City of Secrets (A Counterfeit Lady Novel)
“Elizabeth is an unusual new type of woman who is self-reliant. Gideon is a new type of man who is learning to appreciate the unfairness of the plight of women.”
City of Secrets is the second book in a new series by Victoria Thompson who is known for her long running Gaslight Mysteries about a midwife in Victorian New York City. The Counterfeit Lady Novels feature Elizabeth Miles, daughter of a notorious con man. She has been befriended by a well born widow who is a suffragette, and, in the first book, Elizabeth met and fell for Gideon Bates, a very upright lawyer who is her friend’s son.
Set in 1917 on the brink of WWI, the story is a fun romp for the reformed grifter who is cheerfully trying to master her lover’s environment with the help of his mother. The first line gives a sense of how she’s fitting in: “Elizabeth had to tell more lies on a Sunday morning at church than she ever had trying to cheat a mark out of fifty thousand dollars.”
Although both Gideon and his mother are aware of Elizabeth’s background, they are also determined to make her fit for “society.” To that end, Elizabeth is constantly consulting the writings of Mrs. Edith B. Ordway, author of The Etiquette of Today. This new learning is often juxtaposed to what she was taught by her master con artist father, the “Old Man.”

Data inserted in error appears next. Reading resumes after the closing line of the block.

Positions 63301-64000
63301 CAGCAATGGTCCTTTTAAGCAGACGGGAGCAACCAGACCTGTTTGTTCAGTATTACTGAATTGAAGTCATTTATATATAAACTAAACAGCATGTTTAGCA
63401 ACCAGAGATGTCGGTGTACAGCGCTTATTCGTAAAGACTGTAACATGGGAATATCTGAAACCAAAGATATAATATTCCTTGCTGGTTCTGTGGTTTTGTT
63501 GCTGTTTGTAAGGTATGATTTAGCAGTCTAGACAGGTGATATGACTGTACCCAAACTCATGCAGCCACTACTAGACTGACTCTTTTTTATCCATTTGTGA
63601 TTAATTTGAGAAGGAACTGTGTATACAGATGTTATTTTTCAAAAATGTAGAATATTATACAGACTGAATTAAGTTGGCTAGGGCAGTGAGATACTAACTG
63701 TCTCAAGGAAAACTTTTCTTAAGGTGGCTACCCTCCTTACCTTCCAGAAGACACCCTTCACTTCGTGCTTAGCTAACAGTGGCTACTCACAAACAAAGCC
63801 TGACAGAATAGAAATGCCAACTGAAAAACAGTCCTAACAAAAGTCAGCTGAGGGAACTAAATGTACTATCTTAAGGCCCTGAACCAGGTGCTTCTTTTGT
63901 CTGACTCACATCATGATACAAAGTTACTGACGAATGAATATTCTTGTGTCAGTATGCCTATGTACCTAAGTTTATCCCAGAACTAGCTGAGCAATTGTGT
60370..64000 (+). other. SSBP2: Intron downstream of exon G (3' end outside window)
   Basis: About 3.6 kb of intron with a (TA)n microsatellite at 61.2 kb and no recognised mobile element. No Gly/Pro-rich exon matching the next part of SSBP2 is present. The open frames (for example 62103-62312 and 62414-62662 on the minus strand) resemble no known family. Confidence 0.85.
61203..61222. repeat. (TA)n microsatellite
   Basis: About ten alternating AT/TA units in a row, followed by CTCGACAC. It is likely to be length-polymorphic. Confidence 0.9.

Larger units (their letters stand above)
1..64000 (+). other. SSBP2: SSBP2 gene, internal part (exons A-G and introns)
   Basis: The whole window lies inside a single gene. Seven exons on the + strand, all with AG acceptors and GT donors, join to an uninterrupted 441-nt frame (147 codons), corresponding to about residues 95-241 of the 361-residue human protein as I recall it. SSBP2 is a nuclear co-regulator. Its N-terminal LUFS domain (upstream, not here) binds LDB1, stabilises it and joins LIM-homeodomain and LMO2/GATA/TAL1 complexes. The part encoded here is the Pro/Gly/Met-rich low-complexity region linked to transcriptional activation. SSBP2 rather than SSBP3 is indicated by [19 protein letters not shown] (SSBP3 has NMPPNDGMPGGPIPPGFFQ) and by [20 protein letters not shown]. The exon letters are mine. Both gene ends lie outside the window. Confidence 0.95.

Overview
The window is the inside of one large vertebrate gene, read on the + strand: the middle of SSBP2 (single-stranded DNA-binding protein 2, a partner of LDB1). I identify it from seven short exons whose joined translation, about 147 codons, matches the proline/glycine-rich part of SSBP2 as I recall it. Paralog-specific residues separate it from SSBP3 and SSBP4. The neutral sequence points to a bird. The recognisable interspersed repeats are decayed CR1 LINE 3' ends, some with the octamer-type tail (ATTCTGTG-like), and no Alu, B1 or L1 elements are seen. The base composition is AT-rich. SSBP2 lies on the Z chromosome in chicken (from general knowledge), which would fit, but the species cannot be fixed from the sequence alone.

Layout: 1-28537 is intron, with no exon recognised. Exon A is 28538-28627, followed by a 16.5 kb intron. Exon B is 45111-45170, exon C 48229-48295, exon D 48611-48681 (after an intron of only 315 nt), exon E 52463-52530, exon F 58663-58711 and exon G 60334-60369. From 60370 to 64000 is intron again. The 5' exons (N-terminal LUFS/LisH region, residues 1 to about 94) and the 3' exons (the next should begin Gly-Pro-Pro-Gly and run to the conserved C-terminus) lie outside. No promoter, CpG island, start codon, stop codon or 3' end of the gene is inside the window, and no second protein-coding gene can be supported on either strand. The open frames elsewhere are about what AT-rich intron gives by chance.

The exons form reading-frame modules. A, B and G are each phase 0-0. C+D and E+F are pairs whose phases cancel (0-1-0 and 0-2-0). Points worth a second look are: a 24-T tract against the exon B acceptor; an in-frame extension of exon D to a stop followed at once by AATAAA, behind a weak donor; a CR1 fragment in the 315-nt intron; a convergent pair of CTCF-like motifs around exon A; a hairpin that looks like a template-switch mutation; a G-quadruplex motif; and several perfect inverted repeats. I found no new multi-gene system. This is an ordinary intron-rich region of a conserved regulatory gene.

It’s a serious dilemma for the young couple when they try to help a young widow whose husband was blackmailed before his suicide. Gideon never lies, and Elizabeth is trying hard to leave behind the deceits of her past, but they come to see that exposure of the blackmail will only harm the poor widow.
The “Old Man” has no such scruples, and Elizabeth is able to manipulate him into helping out. The plot becomes a caper in which multiple threads are spread to capture the culprits by using their own greed. The story unfolds as a delight of complications and misunderstandings reminiscent of a Shakespearian comedy.
At the end, Gideon has to relinquish some of his righteousness while maintaining his integrity. He explains himself in an exchange with Elizabeth:
“’The reason I love the law so much is because I love justice, and I finally realized my sense of justice was too limited.’
‘Probably because you’re a man.’
‘You may be right. Because the world is different for women than it is for men. For example, I’ll never have to worry about my spouse dying and leaving me penniless and helpless.’
‘That’s why the Old Man taught me the grift, you know.’”
The time period of the series is interesting is because the position of women was changing radically. The first book, City of Lies, dealt with the arrest and treatment of suffragettes. While light hearted in tone, this book deals with the plight of a young widow who has few defenses against the laws and customs of a male dominated society.
Elizabeth is an unusual new type of woman who is self-reliant. Gideon is a new type of man who is learning to appreciate the unfairness of the plight of women. His spirited but genteel mother makes sure he gets the lessons and it seems sure that there will be more such learning experiences to come with each installment of The Counterfeit Lady Novels. City of Secrets is an amusing story in the vein of Rhys Bowen’s Royal Spyness series and Susan Elia MacNeil’s Maggie Hope series.